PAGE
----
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Eric1001
Returning Member

Excess Contirbution to 401k in 2020 - Please help

Hi,

 

Due to having multiple employers in 2020, I mistakenly contributed $39K to 401k ($19,500 for each employer). I have not filed my taxes yet  for 2020 as I have extension until Oct, 2021. Issue is that when I file my taxes, Turbotax says I have excess contribution and I need to withdraw $19,500 from one of the employers. When I called Fidelity, they said they will issue a check for $19,500, but the 1099-R will show 2021 date on it with code P (excess contribution for 2020) and they will mail this form on January of 2022.  They also said they will deduct taxes (estimated) for both federal and state. This does not help me as I really want the form now so that I know what to input in the tax software, and also I need the form to show 2020 date so that I can file my taxes for 2020 before Oct, 2021 deadline. On their view, I am in a new tax year and passed April, 2021 deadline for any correction although I have not as I have extension. 

My question is what is the best way to go about it without having to pay penalty or being double taxed? I am confused now as to what I need to do this year and what I need to do next year for 2021 tax year.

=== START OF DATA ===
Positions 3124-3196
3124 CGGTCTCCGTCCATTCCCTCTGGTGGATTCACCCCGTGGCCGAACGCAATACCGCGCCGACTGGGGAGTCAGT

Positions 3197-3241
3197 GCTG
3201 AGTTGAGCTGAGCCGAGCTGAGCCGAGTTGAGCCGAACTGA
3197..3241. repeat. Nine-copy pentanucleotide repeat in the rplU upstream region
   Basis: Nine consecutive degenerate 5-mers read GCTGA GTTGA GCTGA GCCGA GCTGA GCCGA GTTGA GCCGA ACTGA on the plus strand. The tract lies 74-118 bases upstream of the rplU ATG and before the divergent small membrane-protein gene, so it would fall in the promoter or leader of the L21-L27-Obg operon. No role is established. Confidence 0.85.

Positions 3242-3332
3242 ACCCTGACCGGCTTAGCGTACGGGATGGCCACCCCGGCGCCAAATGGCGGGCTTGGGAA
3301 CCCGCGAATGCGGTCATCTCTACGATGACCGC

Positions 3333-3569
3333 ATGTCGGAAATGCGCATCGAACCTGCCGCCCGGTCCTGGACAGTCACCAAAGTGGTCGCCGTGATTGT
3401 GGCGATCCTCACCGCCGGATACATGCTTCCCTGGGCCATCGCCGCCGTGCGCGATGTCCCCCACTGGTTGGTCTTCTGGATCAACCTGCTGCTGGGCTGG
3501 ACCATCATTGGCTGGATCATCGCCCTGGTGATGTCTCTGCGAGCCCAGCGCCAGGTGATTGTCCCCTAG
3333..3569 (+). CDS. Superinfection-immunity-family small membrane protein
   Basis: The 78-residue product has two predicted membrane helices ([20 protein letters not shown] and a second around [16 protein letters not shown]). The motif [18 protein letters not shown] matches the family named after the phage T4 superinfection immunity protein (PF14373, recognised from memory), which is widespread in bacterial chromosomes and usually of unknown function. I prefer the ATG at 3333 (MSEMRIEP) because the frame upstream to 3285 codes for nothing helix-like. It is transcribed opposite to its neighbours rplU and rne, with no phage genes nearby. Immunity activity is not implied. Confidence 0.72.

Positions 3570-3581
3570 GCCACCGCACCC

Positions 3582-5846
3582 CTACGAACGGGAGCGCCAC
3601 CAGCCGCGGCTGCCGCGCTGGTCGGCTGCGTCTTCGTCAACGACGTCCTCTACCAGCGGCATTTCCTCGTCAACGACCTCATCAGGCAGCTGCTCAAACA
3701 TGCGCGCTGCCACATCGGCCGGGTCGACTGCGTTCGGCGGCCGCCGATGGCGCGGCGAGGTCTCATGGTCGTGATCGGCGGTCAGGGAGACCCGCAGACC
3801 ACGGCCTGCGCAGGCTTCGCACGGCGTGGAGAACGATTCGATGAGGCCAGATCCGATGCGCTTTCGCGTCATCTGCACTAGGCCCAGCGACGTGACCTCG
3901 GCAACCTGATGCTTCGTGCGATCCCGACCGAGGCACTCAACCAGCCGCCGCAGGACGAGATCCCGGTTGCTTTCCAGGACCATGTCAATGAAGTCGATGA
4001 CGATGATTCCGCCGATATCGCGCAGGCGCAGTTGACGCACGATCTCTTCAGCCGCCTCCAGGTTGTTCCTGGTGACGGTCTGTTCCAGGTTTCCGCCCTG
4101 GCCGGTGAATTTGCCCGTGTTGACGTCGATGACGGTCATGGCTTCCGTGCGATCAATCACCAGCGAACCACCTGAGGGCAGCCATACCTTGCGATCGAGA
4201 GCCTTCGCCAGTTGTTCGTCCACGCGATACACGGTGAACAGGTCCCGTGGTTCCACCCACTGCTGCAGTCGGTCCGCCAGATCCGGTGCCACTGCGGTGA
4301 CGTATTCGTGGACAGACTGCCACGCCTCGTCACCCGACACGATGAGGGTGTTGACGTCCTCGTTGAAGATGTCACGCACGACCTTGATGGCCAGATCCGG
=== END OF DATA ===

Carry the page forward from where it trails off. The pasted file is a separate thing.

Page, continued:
3 Replies
macuser_22
Level 15

Excess Contirbution to 401k in 2020 - Please help

What does Fidelity have to do with it - a 401(k) is an employer plan.   The contributions would be reported in box 12 on your W-2 (or W-2's if you have two).   Is that is how it was shown?

 

However, it is a 401(k) then  April 15, 2021 was the last day that the excess could be returned plus any earnings attributed to the excess.   After April 14, 2021 the excess (and earnings)  must remain in the 401(k), but since you did not pay any tax on that income that was in box 12 (code D) in your W-2, you must pay that tax now in your 2020 tax return (or amended 2020 tax return).

 

That means, when you finally take distributions from the 401(k) that money will be taxed a 2nd time (just like other distributions).   That double tax is the penalty for not removing  prior to the April 15 date.

This is explained in IRS pub 525.

 

For information see IRS Pub 525 page 10
https://www.irs.gov/pub/irs-pdf/p525.pdf

 

Report it this way:

 

Excess 401(k) deferrals should be reported in:
(There are several screens to click through to get to the right place)

Miscellionious Income ->
Other Income not reported on a W-2 ->
Other wages (yes) ->
House Hold employee (Continue) ->
Sick Pay (Continue) ->
Other earned income (yes) (Includes excess salary deferrals)->
Source of income (other) ->
Any other income - enter the amount of the excess deferral and an explanation.

 

This will add the returned excess to your 2020 wages on line 1.

 

**Disclaimer: This post is for discussion purposes only and is NOT tax advice. The author takes no responsibility for the accuracy of any information in this post.**
Eric1001
Returning Member

Excess Contirbution to 401k in 2020 - Please help

Hi Macuser 22,

 

Fidelity is the plan administrator for my previous employer.